DETAILED DESCRIPTION OF THE INVENTION

Underwater torches in commercial use generally consist of a number of sub-assemblies joined together by mechanical means and require complex sealing means and materials to prevent leakage of electrical current. When the torch is used for cutting it requires sealing means to prevent leakage of the working fluid which is usually high pressure oxygen.

Some of the commercial cutting and welding torches utilize a spring collet to secure the electrode and transfer current to the electrode. However prior art collets generally employ essentially a line contact around a portion of the periphery of the electrode to effect the clamping and electrical contact. With a small area of contact between the collet and the electrode, under normal operating conditions wherein the arc breaks and starts frequently the associated mechanical action can cause the electrode to become loosened in the collet and arcing can occur between the collet and the electrode. Loosening of the electrode can promote loss of the gas seal between the electrode and the primary gas passage. Present collet designs have two tapers one is acted upon by the collet ring which forces a second taper against the torch head to effect the gas seal between the collet and the primary gas passage in the torch head. The assembly may become tight without sufficient pressure being exerted upon the electrode or without forcing a good collet seal to the rubber gasket normally associated with the collet and the torch head. Thus oxygen often leaks around the collet.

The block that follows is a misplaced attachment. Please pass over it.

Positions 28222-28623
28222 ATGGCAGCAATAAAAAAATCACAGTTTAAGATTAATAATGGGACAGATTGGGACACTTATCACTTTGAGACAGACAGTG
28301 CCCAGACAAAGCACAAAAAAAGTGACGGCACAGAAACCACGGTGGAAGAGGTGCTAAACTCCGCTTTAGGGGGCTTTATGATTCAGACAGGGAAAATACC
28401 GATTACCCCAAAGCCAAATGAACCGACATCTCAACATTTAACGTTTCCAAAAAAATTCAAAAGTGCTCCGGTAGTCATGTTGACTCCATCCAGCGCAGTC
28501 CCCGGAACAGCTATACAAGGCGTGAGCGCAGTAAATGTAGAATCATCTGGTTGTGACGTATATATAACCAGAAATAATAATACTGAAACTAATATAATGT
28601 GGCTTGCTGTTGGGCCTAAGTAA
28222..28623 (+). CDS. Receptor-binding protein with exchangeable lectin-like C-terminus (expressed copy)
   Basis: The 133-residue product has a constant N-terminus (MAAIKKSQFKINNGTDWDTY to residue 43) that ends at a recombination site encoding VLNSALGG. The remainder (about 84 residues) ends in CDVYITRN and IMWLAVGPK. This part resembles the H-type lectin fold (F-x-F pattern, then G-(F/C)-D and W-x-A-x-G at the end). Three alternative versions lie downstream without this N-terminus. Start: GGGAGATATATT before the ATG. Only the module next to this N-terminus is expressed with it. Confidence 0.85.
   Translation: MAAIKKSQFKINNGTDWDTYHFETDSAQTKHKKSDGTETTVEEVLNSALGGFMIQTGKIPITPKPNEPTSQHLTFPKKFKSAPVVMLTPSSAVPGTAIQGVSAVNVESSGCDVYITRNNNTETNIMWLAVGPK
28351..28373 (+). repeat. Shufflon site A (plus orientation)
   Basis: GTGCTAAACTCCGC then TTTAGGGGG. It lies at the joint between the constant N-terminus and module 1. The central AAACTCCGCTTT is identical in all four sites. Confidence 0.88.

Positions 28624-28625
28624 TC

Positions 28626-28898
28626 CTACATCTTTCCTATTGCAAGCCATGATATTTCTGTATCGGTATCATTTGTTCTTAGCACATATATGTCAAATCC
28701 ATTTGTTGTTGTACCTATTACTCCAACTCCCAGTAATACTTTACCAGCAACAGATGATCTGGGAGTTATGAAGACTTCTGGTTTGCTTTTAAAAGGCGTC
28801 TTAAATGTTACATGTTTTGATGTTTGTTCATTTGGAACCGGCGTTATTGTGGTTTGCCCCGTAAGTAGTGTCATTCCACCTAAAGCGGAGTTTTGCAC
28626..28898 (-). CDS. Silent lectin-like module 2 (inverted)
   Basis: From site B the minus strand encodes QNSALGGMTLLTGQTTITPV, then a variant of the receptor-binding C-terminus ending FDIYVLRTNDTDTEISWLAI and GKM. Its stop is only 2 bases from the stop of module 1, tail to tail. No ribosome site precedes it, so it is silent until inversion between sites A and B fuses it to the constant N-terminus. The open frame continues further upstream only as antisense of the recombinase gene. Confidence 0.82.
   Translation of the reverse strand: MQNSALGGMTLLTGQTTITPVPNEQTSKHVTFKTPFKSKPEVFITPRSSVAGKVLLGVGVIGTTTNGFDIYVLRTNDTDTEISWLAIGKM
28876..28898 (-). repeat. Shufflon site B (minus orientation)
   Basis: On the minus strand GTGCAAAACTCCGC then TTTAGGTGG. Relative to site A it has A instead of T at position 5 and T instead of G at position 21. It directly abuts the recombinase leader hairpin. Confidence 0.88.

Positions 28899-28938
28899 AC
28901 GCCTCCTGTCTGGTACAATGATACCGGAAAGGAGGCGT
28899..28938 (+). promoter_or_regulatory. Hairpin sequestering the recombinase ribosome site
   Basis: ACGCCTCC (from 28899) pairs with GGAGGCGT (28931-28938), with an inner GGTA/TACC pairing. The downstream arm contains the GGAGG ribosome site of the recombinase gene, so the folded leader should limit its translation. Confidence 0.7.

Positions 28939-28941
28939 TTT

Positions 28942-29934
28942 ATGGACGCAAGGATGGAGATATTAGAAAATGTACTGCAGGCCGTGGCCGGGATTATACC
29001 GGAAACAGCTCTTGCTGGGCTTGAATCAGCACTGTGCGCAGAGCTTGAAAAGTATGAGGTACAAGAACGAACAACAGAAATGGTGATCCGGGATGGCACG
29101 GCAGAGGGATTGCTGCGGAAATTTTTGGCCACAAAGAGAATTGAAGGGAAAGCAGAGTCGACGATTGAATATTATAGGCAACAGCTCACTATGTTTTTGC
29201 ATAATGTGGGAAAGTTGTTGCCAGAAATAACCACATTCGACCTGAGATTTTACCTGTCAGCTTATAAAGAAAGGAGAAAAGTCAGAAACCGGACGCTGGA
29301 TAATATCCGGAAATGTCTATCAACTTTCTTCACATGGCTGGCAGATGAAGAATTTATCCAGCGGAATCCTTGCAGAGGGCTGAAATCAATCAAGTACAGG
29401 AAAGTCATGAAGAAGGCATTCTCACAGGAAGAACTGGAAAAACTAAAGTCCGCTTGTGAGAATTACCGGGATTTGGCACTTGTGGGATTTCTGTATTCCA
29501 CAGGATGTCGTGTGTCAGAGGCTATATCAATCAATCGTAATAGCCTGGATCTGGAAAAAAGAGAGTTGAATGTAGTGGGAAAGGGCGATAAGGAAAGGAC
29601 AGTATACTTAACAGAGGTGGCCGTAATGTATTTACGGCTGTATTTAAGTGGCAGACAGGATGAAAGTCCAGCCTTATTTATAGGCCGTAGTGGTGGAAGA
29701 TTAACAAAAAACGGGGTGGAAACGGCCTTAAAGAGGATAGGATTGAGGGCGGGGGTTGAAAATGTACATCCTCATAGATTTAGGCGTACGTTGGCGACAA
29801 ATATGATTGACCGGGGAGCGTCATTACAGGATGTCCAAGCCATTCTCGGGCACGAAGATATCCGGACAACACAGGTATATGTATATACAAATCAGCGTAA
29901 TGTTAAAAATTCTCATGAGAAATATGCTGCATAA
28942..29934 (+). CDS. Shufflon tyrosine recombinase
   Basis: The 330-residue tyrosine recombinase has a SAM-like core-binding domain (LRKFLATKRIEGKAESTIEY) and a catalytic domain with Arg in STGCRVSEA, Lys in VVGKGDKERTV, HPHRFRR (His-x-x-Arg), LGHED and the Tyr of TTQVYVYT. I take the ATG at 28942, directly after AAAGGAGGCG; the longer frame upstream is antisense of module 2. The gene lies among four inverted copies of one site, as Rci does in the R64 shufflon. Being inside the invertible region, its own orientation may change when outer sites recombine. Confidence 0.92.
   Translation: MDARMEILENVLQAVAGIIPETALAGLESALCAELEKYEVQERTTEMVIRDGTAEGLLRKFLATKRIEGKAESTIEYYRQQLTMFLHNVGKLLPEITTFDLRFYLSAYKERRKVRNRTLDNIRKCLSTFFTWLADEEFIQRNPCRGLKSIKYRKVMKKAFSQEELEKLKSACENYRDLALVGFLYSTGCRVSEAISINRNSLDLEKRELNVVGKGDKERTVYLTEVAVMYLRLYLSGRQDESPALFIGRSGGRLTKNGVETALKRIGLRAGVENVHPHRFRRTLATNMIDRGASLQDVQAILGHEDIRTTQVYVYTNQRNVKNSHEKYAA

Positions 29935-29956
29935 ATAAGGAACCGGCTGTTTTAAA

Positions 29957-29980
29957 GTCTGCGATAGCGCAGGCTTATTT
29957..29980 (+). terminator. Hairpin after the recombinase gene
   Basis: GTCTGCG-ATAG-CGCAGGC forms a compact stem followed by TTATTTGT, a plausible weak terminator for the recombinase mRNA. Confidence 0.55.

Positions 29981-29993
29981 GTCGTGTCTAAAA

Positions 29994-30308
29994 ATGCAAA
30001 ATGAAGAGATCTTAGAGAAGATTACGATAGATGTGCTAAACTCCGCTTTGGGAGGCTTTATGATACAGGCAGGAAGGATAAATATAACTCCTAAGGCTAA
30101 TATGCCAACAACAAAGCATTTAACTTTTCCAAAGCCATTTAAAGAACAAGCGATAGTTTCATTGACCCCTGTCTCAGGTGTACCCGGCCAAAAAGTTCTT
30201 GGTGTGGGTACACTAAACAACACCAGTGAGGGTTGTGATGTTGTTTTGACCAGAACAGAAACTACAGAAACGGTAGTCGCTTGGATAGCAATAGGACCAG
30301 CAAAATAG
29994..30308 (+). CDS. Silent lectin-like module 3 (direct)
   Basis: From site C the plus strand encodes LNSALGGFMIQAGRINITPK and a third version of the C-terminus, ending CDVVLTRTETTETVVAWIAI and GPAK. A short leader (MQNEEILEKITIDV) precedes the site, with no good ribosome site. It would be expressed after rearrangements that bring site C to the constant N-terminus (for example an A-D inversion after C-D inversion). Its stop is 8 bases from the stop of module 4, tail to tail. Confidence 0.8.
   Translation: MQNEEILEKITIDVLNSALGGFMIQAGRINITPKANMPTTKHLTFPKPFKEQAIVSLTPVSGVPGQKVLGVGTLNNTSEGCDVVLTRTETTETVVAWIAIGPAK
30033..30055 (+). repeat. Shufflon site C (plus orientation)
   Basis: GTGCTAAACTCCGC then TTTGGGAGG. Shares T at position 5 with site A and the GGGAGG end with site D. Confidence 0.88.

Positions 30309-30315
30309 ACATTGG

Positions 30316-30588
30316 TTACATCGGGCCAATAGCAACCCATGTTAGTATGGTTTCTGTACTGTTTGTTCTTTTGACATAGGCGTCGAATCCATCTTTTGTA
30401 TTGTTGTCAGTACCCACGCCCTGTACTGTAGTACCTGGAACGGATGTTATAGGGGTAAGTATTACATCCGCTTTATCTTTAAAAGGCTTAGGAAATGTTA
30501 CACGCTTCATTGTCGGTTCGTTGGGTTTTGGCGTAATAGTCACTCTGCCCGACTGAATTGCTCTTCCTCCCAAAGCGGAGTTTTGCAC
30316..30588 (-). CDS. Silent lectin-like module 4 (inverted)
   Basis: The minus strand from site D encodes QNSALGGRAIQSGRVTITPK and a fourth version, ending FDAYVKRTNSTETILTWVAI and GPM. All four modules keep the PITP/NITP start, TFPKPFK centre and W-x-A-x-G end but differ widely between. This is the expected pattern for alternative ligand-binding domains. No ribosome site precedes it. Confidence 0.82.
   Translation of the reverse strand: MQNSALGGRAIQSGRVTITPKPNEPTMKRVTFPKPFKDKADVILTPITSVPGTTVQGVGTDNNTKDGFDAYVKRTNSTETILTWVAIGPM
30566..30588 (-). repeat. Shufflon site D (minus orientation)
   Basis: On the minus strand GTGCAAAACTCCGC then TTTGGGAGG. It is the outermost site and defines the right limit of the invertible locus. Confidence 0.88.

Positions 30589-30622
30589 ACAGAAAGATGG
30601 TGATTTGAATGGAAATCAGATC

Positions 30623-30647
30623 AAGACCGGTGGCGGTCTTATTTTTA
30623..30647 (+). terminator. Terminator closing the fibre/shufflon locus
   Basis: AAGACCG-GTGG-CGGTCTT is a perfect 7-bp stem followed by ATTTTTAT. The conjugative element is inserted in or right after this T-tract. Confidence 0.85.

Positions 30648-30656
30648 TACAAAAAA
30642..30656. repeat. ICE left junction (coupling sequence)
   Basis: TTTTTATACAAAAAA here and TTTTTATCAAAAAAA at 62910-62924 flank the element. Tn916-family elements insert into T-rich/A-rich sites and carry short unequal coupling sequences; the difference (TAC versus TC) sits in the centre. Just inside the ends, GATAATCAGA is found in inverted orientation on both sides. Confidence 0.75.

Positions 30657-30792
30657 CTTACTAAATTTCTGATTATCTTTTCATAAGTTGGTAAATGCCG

Current commercial torches tend to be either heavy and bulky or light and small the latter having a relatively short service life.

Referring to the drawing and in particular FIGS. 1 and 2 the torch 10 of the present invention includes a gas operating lever assembly 12, an electrical cable assembly 14 and a collet ring assembly 16.

As shown in FIG. 3 the torch 10 includes a head 18 fabricated from a conductive metal such as copper. Depending from head 18 is a conductor 20 of a similar conductive metal such as copper. Conductor 20 terminates in a threaded portion 21 which is adapted to mate with complimentary threads 22 in cable adaptor 23 of cable assembly 14 which is in turn affixed to the conductor 26 of welding cable 25 thus permitting current to flow from conductor 26 of welding cable 25 to the torch head 18 via conductor 20.